StringWriter writer = new StringWriter();
CSharpCodeProvider provider = new CSharpCodeProvider();
CodeMemberProperty property = new CodeMemberProperty();
property.Type = new CodeTypeReference(typeof(int));
property.Name = "MeaningOfLifeUniverseAndEverything";
property.GetStatements.Add(new CodeMethodReturnStatement(new CodePrimitiveExpression(42)));
provider.GenerateCodeFromMember(property, writer, null);

This code will generate:

private int MeaningOfLifeUniverseAndEverything {
    get {
        return 42;

The CodeDOM is a quite chatty way to generate code. The good thing is that you can generate multiple languages. Perhaps you can find a Erlang.NET CodeProvider?

You might be able to do a few shortcuts by using CodeSnippetExpression.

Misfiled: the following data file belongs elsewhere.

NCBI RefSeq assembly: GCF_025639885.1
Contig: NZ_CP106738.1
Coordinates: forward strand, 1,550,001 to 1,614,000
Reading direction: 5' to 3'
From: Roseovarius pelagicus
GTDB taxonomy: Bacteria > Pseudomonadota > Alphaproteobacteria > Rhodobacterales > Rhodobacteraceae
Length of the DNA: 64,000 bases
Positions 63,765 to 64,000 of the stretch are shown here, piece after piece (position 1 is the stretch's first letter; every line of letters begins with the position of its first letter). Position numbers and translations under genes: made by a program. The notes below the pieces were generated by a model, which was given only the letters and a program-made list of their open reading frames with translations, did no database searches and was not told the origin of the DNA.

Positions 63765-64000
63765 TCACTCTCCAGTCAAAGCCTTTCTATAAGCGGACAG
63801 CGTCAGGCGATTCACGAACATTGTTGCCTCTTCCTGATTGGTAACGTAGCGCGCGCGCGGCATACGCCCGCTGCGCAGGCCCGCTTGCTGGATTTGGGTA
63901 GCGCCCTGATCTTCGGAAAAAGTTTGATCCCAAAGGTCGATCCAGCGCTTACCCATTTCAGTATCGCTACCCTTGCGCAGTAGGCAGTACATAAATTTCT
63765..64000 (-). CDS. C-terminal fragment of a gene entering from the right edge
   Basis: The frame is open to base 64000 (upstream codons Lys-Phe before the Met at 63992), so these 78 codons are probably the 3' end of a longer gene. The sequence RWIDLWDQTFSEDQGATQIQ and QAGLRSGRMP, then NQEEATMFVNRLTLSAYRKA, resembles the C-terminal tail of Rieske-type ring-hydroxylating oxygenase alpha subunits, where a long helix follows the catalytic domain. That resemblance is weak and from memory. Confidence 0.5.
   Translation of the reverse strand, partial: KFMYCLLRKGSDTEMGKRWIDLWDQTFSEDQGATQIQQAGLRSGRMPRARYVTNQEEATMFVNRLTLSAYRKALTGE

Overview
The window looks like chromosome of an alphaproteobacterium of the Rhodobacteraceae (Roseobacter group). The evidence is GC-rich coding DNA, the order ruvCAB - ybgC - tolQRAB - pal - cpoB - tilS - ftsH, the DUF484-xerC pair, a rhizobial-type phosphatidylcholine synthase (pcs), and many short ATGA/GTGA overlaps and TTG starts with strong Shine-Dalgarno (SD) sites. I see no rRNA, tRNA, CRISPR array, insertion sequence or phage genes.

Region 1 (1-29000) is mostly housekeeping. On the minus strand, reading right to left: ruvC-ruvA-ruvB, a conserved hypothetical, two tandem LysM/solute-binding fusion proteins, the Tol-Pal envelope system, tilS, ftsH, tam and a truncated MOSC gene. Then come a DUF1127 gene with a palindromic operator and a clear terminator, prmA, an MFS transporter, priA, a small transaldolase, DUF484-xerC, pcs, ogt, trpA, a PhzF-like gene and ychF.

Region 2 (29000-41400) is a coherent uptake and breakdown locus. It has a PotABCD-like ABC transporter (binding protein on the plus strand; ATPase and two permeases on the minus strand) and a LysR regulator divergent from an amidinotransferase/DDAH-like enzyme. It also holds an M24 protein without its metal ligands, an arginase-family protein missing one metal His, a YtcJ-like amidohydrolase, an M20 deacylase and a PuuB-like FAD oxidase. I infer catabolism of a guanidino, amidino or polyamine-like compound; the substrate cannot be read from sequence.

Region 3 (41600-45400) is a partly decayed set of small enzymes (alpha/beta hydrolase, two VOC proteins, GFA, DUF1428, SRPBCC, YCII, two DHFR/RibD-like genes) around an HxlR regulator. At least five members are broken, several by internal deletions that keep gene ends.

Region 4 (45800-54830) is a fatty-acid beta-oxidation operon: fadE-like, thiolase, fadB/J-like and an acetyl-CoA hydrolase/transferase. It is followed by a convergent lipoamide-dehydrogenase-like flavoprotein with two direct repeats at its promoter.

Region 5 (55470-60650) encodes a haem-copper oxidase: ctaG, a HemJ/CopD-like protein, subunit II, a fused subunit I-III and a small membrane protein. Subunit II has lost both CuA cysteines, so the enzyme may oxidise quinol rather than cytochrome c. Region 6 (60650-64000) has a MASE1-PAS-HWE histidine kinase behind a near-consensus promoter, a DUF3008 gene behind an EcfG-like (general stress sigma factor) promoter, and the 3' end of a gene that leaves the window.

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Hi Hallgrim. Yes, I discounted this way of generating code because of its verbosity. Without re-writing our code generator, there's not much I can do. Do you know if there's a method in System.CodeDom to format a class file? – Paul Suart Mar 25 '09 at 13:56
CSharpCodeProvider had a CreateParser() method, but it never returned anything but null and is now obsolete. – Hallgrim Mar 25 '09 at 14:26

Only if you're running the code generator as a VS add-on - each developer is going to have different settings.

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No, it's a winforms app. Thanks anyway. – Paul Suart Mar 25 '09 at 13:28